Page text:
Before moving to Abuja for this six-month long assignment, every Pulse volunteer attended the Pulse orientation program. It is an exceptionally well designed interactive course that gave us a flavour of what to expect during our assignment, both personally and professionally. During the orientation, the emotional curve was mentioned i.e. the emotional index whilst people are away from family and friends. In short, volunteers are generally excited and happy for the first few weeks, even months. Then comes a period of extended unhappiness and loneliness where volunteers start to question what are they even doing being away from everyone they love. Most volunteers then visit family for a few days and then come back with a lot more settled emotions as they know what they are doing and where they are headed in their lives. This sounds like a no brainer but you start to realise the value of knowing/awareness of this trend when you actually experience these emotional swings.
I didn’t think it would apply to me as I have been living away from home for half my life. But thinking back to the day I left Cambridge and now, I’m certain I’ve been through all that and more. I landed in Abuja in high spirits and full of positive energy. I started my work at Clinton Health Access Initiative (CHAI) with the same energy and went on a week-long field trip on the very second week. For almost 100 days I stayed in Nigeria. Off these 100 days I stayed away from Abuja for more than 30% of the time, mostly for work. I didn’t take a single day off for all this time. Still, my energy at work stayed right up there, exactly where I started, perhaps a tad more. It has helped that I’ve had an enormous amount of work and I’ve enjoyed every single bit of it. However, personal emotions have been on a different playing field. The emotional intelligence and self-control slowly drifted away and I almost reached a point where I needed a break. I spent some time alone. I even started doing a bit of drawing, something I used to do a lot of when I was younger and I really enjoyed it. I started reading and writing an awful lot more than I used to do. There was still a void. I realised I was the first one to land in Abuja and one of the first to start the assignment in 2017. I was also the only one left in Abuja (of the 9 volunteers) who hadn’t taken a leave or visited family. It’s fair to say I needed a break, away from everything. So, I decided to go to see my family for a few days, during the most festive time of the year in India i.e. Diwali.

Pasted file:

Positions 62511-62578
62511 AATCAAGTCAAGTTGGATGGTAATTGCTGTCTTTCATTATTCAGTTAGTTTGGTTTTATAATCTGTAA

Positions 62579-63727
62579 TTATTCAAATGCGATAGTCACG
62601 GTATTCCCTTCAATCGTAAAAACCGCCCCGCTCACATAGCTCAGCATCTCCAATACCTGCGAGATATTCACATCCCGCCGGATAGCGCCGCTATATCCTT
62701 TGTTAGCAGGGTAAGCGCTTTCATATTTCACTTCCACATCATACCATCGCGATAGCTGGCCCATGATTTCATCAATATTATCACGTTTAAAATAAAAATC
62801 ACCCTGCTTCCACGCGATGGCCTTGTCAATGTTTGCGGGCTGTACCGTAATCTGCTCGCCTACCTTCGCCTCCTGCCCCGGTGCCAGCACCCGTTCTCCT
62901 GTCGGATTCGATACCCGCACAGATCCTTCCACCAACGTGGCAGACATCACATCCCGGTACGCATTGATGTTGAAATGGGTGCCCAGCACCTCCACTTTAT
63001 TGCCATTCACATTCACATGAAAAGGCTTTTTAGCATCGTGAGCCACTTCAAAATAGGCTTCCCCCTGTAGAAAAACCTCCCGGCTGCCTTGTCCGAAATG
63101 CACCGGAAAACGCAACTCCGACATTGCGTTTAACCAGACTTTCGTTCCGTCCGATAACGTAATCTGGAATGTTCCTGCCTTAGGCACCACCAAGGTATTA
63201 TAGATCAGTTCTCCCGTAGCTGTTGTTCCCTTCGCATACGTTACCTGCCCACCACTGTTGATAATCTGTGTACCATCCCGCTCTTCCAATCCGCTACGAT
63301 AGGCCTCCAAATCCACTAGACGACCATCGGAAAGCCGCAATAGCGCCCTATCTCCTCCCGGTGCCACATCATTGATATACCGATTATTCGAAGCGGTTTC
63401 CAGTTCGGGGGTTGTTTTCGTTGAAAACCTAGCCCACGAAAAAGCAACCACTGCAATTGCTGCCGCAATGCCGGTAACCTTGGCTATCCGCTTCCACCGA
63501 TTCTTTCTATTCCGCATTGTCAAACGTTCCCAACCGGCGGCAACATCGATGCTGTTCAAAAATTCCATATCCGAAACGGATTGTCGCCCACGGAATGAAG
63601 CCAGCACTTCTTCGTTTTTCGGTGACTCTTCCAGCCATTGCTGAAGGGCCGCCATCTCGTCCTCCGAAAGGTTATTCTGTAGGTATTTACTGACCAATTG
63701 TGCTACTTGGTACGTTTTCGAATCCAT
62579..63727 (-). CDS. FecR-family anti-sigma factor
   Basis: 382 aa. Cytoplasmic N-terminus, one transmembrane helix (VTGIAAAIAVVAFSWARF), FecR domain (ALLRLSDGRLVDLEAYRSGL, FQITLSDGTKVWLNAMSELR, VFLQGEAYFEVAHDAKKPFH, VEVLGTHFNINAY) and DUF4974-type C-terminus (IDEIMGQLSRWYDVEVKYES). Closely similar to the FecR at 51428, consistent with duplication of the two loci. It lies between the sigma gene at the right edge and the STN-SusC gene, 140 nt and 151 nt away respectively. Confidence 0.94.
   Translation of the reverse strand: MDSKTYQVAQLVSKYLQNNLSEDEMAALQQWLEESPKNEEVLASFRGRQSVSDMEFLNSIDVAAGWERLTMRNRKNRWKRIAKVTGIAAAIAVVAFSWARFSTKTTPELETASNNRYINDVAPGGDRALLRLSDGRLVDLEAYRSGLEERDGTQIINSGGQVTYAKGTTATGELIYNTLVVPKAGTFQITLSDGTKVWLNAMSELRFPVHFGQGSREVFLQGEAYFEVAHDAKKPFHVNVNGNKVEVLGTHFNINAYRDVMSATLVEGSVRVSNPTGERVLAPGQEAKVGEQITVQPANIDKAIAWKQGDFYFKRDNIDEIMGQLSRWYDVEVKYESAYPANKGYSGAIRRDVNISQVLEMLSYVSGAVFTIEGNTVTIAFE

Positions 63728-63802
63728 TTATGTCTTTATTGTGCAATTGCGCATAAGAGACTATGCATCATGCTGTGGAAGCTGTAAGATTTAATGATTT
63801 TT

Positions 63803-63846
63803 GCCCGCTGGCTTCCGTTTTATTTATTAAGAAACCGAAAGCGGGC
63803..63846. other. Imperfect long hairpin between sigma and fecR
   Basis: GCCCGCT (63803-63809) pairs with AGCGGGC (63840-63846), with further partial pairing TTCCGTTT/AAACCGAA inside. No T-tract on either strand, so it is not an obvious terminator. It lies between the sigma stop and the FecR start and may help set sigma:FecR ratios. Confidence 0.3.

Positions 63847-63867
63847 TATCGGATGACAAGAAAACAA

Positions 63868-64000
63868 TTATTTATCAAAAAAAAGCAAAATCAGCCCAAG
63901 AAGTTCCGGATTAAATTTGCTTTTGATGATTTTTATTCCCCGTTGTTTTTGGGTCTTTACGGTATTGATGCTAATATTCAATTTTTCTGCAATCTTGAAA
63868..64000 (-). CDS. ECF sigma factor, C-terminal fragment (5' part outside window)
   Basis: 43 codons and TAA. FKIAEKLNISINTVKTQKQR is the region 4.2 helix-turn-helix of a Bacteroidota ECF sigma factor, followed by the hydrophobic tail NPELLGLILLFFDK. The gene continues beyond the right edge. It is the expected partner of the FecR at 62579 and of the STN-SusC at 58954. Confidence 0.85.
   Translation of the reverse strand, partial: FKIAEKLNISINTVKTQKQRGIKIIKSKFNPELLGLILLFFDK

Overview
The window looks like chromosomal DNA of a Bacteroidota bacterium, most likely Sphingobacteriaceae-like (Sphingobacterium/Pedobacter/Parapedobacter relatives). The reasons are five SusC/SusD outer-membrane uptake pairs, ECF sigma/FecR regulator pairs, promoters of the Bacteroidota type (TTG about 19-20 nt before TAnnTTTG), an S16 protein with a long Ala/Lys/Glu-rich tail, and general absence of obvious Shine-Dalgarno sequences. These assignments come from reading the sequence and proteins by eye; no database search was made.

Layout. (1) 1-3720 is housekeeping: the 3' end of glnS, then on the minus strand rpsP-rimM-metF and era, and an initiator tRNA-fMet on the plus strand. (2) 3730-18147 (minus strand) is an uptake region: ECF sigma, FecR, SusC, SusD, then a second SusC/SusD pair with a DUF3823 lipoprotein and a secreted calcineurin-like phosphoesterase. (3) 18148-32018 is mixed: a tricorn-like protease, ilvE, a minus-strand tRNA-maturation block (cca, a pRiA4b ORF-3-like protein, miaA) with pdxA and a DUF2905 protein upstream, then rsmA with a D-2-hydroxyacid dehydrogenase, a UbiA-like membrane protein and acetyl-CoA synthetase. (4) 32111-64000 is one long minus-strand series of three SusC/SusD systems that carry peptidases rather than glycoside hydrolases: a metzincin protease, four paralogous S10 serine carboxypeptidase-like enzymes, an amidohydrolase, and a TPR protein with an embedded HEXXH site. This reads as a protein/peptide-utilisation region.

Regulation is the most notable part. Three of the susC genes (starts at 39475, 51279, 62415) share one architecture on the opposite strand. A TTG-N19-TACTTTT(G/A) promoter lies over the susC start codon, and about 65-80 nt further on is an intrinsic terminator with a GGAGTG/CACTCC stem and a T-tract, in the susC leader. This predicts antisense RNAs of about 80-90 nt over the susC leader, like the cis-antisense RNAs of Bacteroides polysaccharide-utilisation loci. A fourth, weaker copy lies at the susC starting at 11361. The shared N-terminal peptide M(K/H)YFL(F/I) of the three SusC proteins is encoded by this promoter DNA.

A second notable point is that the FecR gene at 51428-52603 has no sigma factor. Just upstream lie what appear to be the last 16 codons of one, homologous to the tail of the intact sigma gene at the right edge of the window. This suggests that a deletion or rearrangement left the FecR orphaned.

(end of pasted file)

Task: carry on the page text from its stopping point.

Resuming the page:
I landed in India just over a week ago, however, the journey to get here wasn’t easy. In fact, it was draining and exhausting and didn’t help that I was not the most spirited when I left. I left Abuja and first arrived in Addis Ababa, Ethiopia in a 6-hour flight. I changed to a flight to Mumbai from Addis, which was another 5-hours. Once landed in Mumbai I then had to go through immigration, collect my luggage, clear customs, go through another set of security checks and then catch another flight to Kolkata. This last flight was just under 3-hours long. Although the two cities are in the same country they are a long way apart. I had even more travelling to do to reach home as Kolkata wasn’t my final destination. I then could have waited for 4 more hours and then taken a 5-hour train. The long flights and wait/transit times really took a toll on my body, so I decided to take a 4.5 hours taxi to Dhanbad from Kolkata instead. I finally arrived home and I felt a little bit relieved, not just from travelling but from everything. The 34-hour toil and not-so-exciting journey felt totally worthwhile when I saw my family. I could not hold back when I saw everybody. My dad’s first comment upon seeing me brought about a very nostalgic emotion, something I really needed to feel awake. He did not hold back in jokingly commenting on my not-so-long three months of unshaved beard, longest ever I have ever had. I trimmed the very next day 🙂